In our September Intelligence Report, healthcare leaders, by far, cited physician engagement as the most difficult aspect of managing physicians. What elements of physician engagement have been most challenging at your organization and how is leadership addressing it?
Chris Van Gorder
Scripps Health, San Diego, CA
On engagement and culture: Engagement has not been an issue for us. Maybe it is because we have a physician leadership cabinet that we established 14 years ago where all of our elected chiefs and vice chiefs meet with us monthly to work on all the issues affecting the healthcare system. We established our ScrippsCare accountable care organization and brought all of our independent practice associations and medical group physicians together several years ago and they are extraordinarily engaged.
On expanding engagement: Technically the physician leadership cabinet is an advisory body but I would argue that it is the second most powerful organization at Scripps, second only to the board of trustees. And that was easy. That was just bringing them in and transparently sharing information. We did the same thing with our affiliated medical groups through what we call the physician leadership academy.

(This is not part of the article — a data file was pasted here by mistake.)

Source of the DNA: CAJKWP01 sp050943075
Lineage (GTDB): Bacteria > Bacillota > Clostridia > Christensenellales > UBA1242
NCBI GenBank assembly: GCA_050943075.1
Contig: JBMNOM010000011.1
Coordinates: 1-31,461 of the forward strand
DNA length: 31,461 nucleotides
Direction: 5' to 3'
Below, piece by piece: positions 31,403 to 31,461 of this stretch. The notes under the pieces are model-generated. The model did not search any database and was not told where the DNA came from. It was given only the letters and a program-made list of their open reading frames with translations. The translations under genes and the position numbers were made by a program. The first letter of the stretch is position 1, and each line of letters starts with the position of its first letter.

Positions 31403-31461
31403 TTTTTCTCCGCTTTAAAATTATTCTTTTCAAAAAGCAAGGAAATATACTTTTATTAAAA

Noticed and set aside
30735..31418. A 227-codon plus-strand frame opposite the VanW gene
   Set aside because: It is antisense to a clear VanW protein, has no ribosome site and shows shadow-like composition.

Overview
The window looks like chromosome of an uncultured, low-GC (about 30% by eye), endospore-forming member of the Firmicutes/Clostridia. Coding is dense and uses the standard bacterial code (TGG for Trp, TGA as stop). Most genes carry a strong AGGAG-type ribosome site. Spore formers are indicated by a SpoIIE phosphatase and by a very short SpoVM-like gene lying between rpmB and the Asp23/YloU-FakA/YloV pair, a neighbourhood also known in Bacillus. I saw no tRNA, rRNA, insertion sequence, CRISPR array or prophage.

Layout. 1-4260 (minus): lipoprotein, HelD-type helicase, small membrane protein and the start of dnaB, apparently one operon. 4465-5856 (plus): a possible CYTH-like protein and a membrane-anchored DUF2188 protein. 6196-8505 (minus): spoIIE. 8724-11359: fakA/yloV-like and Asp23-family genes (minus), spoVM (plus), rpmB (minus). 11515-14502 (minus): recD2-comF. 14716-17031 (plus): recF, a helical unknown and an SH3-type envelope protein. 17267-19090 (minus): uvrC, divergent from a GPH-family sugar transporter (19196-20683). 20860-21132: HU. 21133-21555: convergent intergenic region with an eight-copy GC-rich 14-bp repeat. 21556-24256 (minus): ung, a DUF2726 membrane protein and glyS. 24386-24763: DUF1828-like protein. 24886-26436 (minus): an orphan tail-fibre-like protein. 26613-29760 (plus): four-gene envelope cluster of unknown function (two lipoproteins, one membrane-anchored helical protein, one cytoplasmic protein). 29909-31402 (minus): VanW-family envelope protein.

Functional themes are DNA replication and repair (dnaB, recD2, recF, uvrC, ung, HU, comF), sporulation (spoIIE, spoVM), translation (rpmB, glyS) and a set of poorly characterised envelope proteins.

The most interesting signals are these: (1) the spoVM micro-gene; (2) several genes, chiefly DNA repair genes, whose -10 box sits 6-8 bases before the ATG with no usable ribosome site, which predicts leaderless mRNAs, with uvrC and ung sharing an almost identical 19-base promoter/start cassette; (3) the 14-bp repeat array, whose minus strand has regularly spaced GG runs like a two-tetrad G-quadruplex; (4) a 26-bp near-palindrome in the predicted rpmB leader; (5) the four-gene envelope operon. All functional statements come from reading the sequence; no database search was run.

On trust and authority: Engagement is not just a word. You have to give physicians decision-making authority. If they have the same information, they make the same decisions we would have made but they make it faster. I feel better about the decisions in the end because I know that the clinical needs of the patients are being met. They aren't just business decisions being made. They are joint decisions. I am not going to abdicate my role as CEO but I am willing to share it with them. If you are not willing to share it then engagement is really going to be difficult.
John Commins is a senior editor at HealthLeaders.